122 East 76th St #1B
New York, NY 10021

Phone: 212-628-8771
Fax: 212-794-0136
info@glsnyllp.com
122 East 76th St #1B
New York, NY 10021

Phone: 212-628-8771
Fax: 212-794-0136
info@glsnyllp.com

General and Laparoscopic Surgeons of New York

Was founded to provide the highest level of surgical care to all patients. All surgeons are Board Certified and have between ten to forty years of clinical experience and training, each highly skilled with special interests and areas of expertise, such as in hernia repair, splenectomy, appendectomy and all other surgical procedures.

Mission Statement

General and Laparoscopic Surgeons, New York, is a group of surgeons who have formed to provide the highest level of Surgical Care. We have spent decades working together, perfecting techniques, and pooling information, in order to deliver a surgical experience above and beyond typical institutional care. Safety and Experience are the pillars of the practice.

WHAT IS AN INGUINAL HERNIA AND HOW SHOULD IT BE REPAIREDWhy there are so few Groin Pain/Sports Hernia/Pubalgia Specialists

Current Surgical Concepts

ESPN - Sport Science
I recently watched an ESPN video entitled "Sport Science: Aroldis Chapman," in which the mechanics of the 105 mph pitcher were examined. Although the torque Chapman generates on his elbow and shoulder are extraordinary, his separation of lower and upper body are to me, astonishing. As pointed out by Tom Howes, the typical pitcher averages 50 degrees of separation between shoulder and hip turn. Chapman generates 65 degrees! I note this because the exact point on the human body which feels the brunt of this force is the rectus aponeurotic plate. This is the point which attaches structures to the pubic bone. The two main muscles are the rectus abdominus, and the adductor longus. Other structures like the inguinal ligament, the conjoint tendon, and the pectineus muscle are also involved. Simply put, this one point of attachment bears the load of this extraordinary force. Unfortunately, when this structure is injured, it may not heal without appropriate rest and physical therapy. In some cases, it cannot heal, and requires surgery. I see a large contingent of ball players in my practice, many of them pitchers. After watching videos like these, I am not surprised.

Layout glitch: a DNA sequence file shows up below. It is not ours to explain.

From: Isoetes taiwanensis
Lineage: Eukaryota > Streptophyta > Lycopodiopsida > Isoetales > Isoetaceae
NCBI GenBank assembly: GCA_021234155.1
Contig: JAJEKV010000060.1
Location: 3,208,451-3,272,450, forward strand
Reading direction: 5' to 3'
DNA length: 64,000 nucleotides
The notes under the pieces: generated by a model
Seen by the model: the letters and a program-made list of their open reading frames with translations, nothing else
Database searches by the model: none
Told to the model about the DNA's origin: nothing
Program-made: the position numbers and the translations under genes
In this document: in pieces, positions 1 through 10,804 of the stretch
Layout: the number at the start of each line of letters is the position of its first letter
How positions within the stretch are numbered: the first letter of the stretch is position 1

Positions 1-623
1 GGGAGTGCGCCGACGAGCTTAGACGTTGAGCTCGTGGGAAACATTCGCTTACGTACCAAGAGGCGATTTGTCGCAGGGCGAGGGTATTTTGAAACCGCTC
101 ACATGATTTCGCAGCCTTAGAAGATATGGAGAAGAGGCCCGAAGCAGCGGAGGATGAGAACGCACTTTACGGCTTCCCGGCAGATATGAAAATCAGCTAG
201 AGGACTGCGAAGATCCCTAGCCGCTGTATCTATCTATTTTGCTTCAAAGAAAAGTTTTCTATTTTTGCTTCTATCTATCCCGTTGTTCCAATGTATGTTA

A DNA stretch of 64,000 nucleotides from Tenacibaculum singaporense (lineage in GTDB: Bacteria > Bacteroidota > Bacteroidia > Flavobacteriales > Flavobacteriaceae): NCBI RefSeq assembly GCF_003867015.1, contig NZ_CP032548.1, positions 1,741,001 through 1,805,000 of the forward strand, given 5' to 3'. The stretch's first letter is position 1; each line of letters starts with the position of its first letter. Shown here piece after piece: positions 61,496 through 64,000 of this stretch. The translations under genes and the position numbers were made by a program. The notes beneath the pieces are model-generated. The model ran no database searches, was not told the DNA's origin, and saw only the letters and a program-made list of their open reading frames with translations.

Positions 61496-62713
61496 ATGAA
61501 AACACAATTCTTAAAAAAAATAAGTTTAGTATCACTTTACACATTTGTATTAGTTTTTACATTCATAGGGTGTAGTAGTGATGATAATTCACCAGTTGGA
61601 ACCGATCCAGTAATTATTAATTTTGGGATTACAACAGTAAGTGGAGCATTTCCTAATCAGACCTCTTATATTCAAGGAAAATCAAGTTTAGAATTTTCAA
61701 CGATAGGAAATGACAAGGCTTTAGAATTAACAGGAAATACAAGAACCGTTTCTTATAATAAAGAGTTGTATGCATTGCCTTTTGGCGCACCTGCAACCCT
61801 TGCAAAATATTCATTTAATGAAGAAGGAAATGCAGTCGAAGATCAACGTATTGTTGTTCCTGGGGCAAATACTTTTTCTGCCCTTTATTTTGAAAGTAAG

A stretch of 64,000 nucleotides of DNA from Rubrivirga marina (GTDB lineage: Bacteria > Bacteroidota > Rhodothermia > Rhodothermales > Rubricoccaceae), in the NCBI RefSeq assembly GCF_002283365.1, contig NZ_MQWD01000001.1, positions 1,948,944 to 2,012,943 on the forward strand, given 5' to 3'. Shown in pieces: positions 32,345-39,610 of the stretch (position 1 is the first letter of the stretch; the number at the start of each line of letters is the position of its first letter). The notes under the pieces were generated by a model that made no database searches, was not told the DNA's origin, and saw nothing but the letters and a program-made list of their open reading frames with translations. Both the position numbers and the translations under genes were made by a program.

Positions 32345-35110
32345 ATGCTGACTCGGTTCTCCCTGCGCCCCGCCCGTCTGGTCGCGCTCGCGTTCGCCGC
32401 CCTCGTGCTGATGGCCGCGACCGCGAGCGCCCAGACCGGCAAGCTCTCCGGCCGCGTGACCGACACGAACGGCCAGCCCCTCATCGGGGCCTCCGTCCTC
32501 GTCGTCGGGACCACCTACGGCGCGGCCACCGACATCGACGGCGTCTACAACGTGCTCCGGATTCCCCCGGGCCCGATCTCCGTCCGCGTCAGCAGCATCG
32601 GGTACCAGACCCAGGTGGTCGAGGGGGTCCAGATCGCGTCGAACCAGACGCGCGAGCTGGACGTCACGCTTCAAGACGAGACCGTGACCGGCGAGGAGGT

NHL Ducks
NHL Ducks captain Ryan Getzlaf apparently played in the Western Conference finals with a sports hernia, as revealed on the NBC Sports website. Ultimately, he did not need surgery. It is important to realize that not all sports hernia diagnoses are ultimately a surgical problem. In the right setting, with a mild injury, a sports hernia, or more appropriately, athletic pubalgia, can be overcome with rest and a specialized physical therapy regimen. Only after these options have failed, or the MRI findings are severe, will surgery be required.
Advancing Technology in Surgery

As the age of minimally invasive surgery continues to progress, modalities for operating are becoming more and more sophisticated. Robotic surgery and Single port surgery are just two of the plethora of recent examples. In many ways, this phenomenon is driven by technological breakthrough. There are, however, other forces at work, not the least of which is the medical device industry. As with all advances, the advent of new technology has to be supported, but also evaluated to an exceedingly high degree. Just because a technology becomes available does not mean it is in the best interests of the patient or the society as a whole. To this end, General and Laparoscopic Surgeons is both learning and evaluating new technologies for its patients on a constant basis. Our recent attendance at both the American College of Surgeons (ACS), and the Society of American Gastrointestinal and Endoscopic Surgeons (SAGES) represents the continued devotion we have to patient care and the future.

Common Symptoms

A bulge in the groin which can come and go; gets bigger with straining, lifting heavy objects, sneezing, coughing, usually worse at the end of the day, and better in the morning.

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A bulge in the groin or just below the groin crease, sometimes painful, especially when getting in or out of the car, or standing for long periods of time.

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A bulge in the abdomen, sometimes painful sometimes not; get bigger and smaller, usually when intra-abdominal pressure increases like coughing or sneezing; might be under or near an old scar like a C-section or appendectomy scar.

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Having an outie belly button which seems to be getting bigger, sometimes painful sometimes not.

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Pain in the right side, up by the rib cage or up under the rib cage after a meal, usually a fatty meal like pizza; pain could also be in the right or mid back, or in the right shoulder or neck.

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There are a variety of colon issues which often times present with common symptoms. Typical symptoms include bloating, abdominal distention, blood in the stool, diarrhea, constipation, and any noticeable change in bowel habits. Evaluation of the colon is often done with both blood and stool laboratory studies, as well as colonoscopy.

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Problems with the live can often present with right sided upper abdominal pain, usually up under the rib cage and into the back. Yellowed skin called jaundice or eyes called scleral icterus may occur as well.

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